The Engie subsidiary GNVERT and the Belgian bus manufacturer Van-Hool are collaborating on the first hydrogen bus route in France. The community of Pau in the Pyrénées will have eight hydrogen buses by September 2019.
Hydrogen is “conquering” public transport for the first time in France in the form of eight buses on the Bus Rapid Transit service line (BHNS) between the hospital and the railway station Pau in the Pyrénées.
The buses will be fuelled by hydrogen from renewable sources as part of a contract between the Pau transport operator companies SMTU-PPP, Engie, Van Hool and ITM Power.
The hydrogen buses are electric buses whose energy is stored in the form of pressurized hydrogen. Electricity is produced in real time on board the vehicle using a fuel cell, an innovative technology that combines hydrogen and oxygen. This technology does not emit any greenhouse gases or other pollutants during its use, only water vapour.
According to a statement announcing the new hydrogen bus route, the 18-metre long hydrogen buses will have a long driving range of 350 kilometres and a rapid recharging of just 10 minutes. The buses will operate on a predominantly dedicated bus lane.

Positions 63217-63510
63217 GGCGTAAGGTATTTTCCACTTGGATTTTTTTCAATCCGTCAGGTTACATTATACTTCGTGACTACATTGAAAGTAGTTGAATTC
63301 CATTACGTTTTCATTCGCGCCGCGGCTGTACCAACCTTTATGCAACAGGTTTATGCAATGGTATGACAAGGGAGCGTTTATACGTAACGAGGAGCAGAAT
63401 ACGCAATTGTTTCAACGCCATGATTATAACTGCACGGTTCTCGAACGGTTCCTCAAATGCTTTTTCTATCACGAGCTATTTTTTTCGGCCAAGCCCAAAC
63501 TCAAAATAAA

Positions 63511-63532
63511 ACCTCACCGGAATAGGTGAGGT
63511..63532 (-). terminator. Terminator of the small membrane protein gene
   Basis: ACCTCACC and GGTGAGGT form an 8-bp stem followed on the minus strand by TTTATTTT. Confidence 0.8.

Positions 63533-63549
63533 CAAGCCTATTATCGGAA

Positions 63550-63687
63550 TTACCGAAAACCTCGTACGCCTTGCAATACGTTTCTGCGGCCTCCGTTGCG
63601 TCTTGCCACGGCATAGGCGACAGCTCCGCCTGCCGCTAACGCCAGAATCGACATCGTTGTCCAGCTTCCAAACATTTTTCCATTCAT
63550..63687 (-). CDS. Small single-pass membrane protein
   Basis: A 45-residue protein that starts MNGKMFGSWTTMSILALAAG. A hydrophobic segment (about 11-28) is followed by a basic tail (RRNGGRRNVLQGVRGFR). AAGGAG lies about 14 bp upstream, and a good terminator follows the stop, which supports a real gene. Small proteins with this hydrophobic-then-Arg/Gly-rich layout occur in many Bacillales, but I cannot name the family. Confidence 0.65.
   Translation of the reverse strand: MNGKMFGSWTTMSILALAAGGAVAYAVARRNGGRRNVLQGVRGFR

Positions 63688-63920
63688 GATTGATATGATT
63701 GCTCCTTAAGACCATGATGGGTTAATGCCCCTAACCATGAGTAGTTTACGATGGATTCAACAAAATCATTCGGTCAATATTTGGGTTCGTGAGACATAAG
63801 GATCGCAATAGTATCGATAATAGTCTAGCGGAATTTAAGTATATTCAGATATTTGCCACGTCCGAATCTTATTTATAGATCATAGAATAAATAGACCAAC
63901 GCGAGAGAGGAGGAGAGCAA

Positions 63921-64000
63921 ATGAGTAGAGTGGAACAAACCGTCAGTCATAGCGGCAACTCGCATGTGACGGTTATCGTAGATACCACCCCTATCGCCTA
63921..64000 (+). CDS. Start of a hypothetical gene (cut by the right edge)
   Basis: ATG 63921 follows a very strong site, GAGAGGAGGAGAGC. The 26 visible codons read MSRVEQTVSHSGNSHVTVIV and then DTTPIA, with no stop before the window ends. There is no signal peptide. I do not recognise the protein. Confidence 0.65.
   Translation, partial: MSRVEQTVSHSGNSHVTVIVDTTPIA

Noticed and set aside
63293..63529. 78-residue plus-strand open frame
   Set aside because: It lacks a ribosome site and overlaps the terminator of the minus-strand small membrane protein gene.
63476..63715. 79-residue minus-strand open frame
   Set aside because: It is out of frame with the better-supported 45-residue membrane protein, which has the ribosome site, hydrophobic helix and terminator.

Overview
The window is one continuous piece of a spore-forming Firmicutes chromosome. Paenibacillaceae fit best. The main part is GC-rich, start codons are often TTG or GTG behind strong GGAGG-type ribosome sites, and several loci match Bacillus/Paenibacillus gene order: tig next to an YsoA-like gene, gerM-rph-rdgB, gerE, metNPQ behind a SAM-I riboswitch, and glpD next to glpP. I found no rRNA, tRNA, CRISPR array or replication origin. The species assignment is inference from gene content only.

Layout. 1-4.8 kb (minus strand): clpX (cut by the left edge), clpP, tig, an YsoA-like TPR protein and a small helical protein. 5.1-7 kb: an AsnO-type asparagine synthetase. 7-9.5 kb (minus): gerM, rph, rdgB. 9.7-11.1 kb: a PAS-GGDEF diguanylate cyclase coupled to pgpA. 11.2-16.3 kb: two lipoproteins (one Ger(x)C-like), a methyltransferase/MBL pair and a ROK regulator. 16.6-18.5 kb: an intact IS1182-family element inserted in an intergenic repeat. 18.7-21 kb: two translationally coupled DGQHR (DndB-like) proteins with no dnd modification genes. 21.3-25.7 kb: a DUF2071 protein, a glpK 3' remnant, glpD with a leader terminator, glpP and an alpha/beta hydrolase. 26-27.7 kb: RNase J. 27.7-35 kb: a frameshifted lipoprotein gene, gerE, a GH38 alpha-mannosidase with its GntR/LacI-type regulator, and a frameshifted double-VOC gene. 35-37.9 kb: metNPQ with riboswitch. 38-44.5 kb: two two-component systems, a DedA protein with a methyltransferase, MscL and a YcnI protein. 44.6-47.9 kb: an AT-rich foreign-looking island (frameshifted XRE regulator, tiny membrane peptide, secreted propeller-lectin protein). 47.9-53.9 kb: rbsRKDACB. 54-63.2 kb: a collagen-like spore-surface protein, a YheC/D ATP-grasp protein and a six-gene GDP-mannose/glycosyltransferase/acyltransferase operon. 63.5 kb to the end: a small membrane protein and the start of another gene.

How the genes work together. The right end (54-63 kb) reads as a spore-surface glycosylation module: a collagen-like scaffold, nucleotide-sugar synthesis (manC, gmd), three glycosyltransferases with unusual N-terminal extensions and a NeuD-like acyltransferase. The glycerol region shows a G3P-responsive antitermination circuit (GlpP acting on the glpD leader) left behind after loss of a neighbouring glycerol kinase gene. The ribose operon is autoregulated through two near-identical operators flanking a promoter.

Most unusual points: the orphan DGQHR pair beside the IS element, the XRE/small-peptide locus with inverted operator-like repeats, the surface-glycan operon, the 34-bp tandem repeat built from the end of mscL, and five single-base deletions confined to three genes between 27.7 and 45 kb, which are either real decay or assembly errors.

François Bayrou, president of the Pau Béarn Pyrénées Urban Community, said: “The Pau Béarn Pyrénées conurbation has chosen hydrogen innovation for a ‘zero emission’ solution and is transforming a daily mode of transport into an environmental and human project.”
The buses will be designed and manufactured by Van Hool, a Belgium-based bus manufacturer with expertise in hydrogen mobility and more than 50 fuel cell electric vehicle hydrogen buses already in operation.
Engie, via its GNVERT subsidiary, will be responsible for distributing the alternative fuels and will construct and operate the hydrogen refuelling station for the buses.
The hydrogen will be produced on site by an ITM Power PEM electrolyser powered by local renewable electricity to ensure 100 per cent decarbonized energy for propulsion.
Jan Van Hool, Director of Design & Development and a member of the Van Hool Board, called the project “a challenge for which we happily roll up our sleeves”.
“The unique combination of a hydrogen-powered BHNS is undoubtedly a new turning point in the modern and environmentally friendly public transport of tomorrow.”